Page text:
Thanks for joining us today as we continue to examine and respond to Catholic apologist, Karlo Broussard’s book, “Meeting the Protestant Response” (2022). This week, Broussard begins yet another chapter arguing for Petrine primacy, titled “Chief Shepherd of the Flock,” in which he uses John 21:15-17 as his proof text:
15 When they had finished breakfast, Jesus said to Simon Peter, “Simon, son of John, do you love me more than these?” He said to him, “Yes, Lord; you know that I love you.” He said to him, “Feed my lambs.” 16 He said to him a second time, “Simon, son of John, do you love me?” He said to him, “Yes, Lord; you know that I love you.” He said to him, “Tend my sheep.” 17 He said to him the third time, “Simon, son of John, do you love me?” Peter was grieved because he said to him the third time, “Do you love me?” and he said to him, “Lord, you know everything; you know that I love you.” Jesus said to him, “Feed my sheep.
States Broussard, “For Catholics, the exclusive command to feed Jesus’ sheep clearly signals Peter’s unique role as leader of Jesus’ Church” (p. 67).
Protestant response #18: “The exchange is merely to give Peter the opportunity to make up for the three times he denied Christ.”
Writes Broussard, “Perhaps the most common counter-response given to John 21:15-17 is that Jesus was simply giving Peter an opportunity to repent for his three denials. (Norman) Geisler and (Ralph) MacKenzie put it succinctly: The overall import of the passage in John speaks more to Peter’s weakness and need for restoration than to his unique authority. The reason Peter is singled out for restoration, being asked three times by Jesus…was that only Peter denied the Lord three times and so only Peter needed to be restored. Thus, Jesus was not exalting Peter above the other apostles here but bringing him back up to their level.”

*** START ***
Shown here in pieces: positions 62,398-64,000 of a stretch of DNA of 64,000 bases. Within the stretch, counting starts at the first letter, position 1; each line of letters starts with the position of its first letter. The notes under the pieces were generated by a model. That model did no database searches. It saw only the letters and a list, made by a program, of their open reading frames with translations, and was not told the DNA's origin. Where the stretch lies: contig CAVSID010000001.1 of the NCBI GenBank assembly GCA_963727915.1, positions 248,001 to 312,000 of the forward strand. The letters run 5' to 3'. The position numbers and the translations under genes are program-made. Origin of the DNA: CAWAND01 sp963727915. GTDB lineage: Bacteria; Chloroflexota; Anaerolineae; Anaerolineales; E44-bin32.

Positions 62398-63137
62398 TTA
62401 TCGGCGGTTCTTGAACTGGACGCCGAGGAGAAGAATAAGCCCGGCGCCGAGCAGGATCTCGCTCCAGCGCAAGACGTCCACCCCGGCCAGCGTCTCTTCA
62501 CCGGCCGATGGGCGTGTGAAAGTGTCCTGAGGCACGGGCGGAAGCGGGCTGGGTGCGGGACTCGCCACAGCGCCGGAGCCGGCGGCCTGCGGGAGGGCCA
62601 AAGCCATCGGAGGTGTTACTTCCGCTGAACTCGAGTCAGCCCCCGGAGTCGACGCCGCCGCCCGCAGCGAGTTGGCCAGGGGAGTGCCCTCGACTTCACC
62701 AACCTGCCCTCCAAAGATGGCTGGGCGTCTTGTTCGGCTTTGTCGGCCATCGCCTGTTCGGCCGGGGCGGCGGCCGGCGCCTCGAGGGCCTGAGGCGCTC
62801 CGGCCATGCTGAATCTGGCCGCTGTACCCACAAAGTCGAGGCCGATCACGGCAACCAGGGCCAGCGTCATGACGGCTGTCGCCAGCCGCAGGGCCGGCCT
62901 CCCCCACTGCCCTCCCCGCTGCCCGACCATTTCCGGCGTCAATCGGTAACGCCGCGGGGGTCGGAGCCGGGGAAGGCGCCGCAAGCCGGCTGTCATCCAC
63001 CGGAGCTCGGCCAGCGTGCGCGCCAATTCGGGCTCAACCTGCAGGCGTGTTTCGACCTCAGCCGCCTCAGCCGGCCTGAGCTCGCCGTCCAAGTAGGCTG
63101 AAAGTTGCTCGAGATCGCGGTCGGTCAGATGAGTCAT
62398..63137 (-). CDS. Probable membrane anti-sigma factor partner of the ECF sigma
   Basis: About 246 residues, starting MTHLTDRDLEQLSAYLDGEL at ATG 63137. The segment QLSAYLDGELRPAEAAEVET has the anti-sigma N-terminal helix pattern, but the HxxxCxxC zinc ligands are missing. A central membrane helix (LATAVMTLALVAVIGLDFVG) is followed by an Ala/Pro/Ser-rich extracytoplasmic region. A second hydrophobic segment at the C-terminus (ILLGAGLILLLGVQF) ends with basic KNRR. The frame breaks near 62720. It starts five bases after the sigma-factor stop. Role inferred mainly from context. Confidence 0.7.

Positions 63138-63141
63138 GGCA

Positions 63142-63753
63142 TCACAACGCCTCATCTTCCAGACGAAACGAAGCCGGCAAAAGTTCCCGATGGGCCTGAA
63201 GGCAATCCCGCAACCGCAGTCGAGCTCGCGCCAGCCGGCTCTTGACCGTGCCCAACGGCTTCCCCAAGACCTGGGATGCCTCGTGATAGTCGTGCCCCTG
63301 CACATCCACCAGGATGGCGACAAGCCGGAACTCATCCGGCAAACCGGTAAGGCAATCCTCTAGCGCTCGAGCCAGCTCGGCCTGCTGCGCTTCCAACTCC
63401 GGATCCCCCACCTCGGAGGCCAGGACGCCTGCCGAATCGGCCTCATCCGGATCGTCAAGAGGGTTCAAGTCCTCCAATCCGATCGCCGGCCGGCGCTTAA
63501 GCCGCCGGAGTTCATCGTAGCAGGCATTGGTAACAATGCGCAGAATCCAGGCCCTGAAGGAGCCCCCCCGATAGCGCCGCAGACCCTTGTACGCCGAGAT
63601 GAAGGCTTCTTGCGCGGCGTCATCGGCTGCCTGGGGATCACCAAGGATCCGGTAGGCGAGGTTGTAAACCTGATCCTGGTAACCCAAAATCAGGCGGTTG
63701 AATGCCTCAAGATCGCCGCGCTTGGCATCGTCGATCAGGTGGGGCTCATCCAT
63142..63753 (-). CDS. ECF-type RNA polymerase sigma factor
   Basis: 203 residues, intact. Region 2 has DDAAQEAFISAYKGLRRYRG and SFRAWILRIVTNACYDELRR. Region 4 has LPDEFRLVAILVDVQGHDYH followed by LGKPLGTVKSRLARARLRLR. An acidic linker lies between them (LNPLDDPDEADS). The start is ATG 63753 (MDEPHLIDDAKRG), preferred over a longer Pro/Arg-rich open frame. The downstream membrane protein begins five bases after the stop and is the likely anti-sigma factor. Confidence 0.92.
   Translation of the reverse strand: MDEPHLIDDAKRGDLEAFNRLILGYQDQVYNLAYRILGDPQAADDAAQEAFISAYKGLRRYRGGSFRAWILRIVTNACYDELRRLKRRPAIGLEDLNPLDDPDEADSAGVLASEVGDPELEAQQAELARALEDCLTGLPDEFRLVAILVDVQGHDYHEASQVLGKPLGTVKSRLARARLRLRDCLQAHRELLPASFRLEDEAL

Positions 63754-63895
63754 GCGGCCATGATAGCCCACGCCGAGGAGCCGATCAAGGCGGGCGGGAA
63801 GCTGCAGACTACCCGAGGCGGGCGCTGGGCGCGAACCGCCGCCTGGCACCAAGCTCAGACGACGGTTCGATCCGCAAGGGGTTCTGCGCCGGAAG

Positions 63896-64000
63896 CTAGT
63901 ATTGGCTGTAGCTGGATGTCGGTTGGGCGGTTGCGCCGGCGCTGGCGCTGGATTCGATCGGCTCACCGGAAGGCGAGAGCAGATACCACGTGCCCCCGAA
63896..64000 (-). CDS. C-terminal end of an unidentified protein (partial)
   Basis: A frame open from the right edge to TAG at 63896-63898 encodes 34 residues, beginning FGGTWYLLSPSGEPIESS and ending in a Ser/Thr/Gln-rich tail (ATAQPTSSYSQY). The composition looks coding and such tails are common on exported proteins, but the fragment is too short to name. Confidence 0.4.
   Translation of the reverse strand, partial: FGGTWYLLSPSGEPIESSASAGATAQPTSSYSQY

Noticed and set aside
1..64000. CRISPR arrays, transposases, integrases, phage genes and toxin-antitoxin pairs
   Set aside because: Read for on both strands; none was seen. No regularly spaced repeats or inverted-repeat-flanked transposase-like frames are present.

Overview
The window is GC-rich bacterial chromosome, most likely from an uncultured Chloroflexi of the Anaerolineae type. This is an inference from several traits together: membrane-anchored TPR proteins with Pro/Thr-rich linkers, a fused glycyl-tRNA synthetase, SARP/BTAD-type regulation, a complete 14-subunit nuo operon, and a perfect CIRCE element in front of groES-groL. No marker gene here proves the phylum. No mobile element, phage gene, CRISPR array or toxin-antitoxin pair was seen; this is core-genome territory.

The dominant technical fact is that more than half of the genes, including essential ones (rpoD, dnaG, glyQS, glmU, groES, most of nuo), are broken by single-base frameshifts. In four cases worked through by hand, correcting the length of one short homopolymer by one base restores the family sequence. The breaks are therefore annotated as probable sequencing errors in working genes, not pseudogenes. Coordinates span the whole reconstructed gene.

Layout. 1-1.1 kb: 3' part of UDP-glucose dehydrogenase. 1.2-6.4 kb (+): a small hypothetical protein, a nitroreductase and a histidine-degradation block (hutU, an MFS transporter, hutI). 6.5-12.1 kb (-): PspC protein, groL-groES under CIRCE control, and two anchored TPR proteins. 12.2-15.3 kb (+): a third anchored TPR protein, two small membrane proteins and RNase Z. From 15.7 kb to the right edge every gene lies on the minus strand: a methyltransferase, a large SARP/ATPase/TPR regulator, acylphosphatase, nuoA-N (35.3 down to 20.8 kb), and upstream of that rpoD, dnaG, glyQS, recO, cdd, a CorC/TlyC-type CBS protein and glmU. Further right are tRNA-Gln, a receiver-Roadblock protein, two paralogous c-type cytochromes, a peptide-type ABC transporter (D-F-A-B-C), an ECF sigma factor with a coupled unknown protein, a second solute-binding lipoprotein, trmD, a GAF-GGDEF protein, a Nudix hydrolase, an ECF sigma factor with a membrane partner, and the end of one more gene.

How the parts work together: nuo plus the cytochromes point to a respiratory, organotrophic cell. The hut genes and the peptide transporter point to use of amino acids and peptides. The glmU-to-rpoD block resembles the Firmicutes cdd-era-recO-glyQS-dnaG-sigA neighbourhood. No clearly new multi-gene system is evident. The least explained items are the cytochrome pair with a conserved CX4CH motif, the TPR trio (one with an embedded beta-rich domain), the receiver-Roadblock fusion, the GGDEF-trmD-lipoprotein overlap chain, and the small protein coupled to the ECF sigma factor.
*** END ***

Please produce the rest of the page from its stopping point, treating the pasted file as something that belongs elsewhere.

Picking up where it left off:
Broussard readily concedes the connection between Peter’s threefold denial and his threefold restoration in John 21:15-17, but claims the passage reveals Peter’s primacy according to the following arguments:
- All of the apostles abandoned Christ, but Christ singles out Peter alone in the passage. Therefore, contends Broussard, Peter is restored to “a unique role of leadership to feed Jesus’ lambs and shepherd his sheep, including the other apostles” (p. 69).
- Contrary to Geisler’s and MacKenzie’s claim, the passage reveals Peter was not only restored, but also invested with shepherding duties – governance and leadership.
- The Greek word “tend” (poimainō) is used in the New Testament to convey not only a shepherd feeding/protecting his flock, but also the act of governing by rulers.
Peter was certainly a leader of the apostles prior to his thrice denial of Christ, which made his betrayal that much more scandalous. Jesus lovingly restores Peter as a leader of the apostles in John 21:15-17. In Acts 1-12, Peter plays a leading role among the apostles in declaring the Gospel to the Jews, to the Samaritans, and to the Gentiles, but we don’t see him ruling/governing the apostles or the early church in a papistic sense as Broussard contends. As I’ve stated previously in these multifarious assertions of Petrine primacy, we see no references to Peter in the Acts of the Apostles or in the thirteen Pauline epistles or in the eight other epistles which follow that either explicitly or implicitly suggest Petrine papastical authority over the other apostles or the early church. Rather, we see multiple texts that contradict the notions of Petrine primacy and papal authority (see previous installments).
Thanks for hanging in there with me throughout this tediously long harangue for Petrine primacy. Just five more installments and we’ll be “out of the Petrine woods.” It’s quite revealing that Catholic apologist Broussard devotes his opening 23 points to Petrine primacy as the basis for papal authority with very little focus on Jesus Christ.
Next week: Protestant response #19: “There are other shepherds.”